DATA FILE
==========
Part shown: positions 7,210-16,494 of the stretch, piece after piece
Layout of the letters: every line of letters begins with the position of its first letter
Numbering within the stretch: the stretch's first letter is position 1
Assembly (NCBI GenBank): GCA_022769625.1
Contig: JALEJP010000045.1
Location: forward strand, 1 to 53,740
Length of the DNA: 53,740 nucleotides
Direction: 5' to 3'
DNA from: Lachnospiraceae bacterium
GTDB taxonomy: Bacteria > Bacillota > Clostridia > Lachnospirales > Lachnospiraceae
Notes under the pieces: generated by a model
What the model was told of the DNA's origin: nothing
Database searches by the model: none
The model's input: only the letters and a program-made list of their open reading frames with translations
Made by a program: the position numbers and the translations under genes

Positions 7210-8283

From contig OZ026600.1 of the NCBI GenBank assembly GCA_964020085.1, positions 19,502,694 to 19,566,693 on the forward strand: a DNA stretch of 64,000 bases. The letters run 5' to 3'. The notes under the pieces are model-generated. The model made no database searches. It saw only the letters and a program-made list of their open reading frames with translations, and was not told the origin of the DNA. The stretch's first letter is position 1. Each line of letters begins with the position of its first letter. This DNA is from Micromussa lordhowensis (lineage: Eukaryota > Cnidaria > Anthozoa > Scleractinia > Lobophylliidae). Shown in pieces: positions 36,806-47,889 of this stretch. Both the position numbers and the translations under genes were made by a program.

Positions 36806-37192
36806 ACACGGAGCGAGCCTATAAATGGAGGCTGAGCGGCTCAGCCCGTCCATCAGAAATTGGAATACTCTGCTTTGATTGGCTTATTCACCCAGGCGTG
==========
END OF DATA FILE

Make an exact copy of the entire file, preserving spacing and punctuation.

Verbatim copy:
Part shown: positions 7,210-16,494 of the stretch, piece after piece
Layout of the letters: every line of letters begins with the position of its first letter
Numbering within the stretch: the stretch's first letter is position 1
Assembly (NCBI GenBank): GCA_022769625.1
Contig: JALEJP010000045.1
Location: forward strand, 1 to 53,740
Length of the DNA: 53,740 nucleotides
Direction: 5' to 3'
DNA from: Lachnospiraceae bacterium
GTDB taxonomy: Bacteria > Bacillota > Clostridia > Lachnospirales > Lachnospiraceae
Notes under the pieces: generated by a model
What the model was told of the DNA's origin: nothing
Database searches by the model: none
The model's input: only the letters and a program-made list of their open reading frames with translations
Made by a program: the position numbers and the translations under genes

Positions 7210-8283

From contig OZ026600.1 of the NCBI GenBank assembly GCA_964020085.1, positions 19,502,694 to 19,566,693 on the forward strand: a DNA stretch of 64,000 bases. The letters run 5' to 3'. The notes under the pieces are model-generated. The model made no database searches. It saw only the letters and a program-made list of their open reading frames with translations, and was not told the origin of the DNA. The stretch's first letter is position 1. Each line of letters begins with the position of its first letter. This DNA is from Micromussa lordhowensis (lineage: Eukaryota > Cnidaria > Anthozoa > Scleractinia > Lobophylliidae). Shown in pieces: positions 36,806-47,889 of this stretch. Both the position numbers and the translations under genes were made by a program.

Positions 36806-37192
36806 ACACGGAGCGAGCCTATAAATGGAGGCTGAGCGGCTCAGCCCGTCCATCAGAAATTGGAATACTCTGCTTTGATTGGCTTATTCACCCAGGCGTG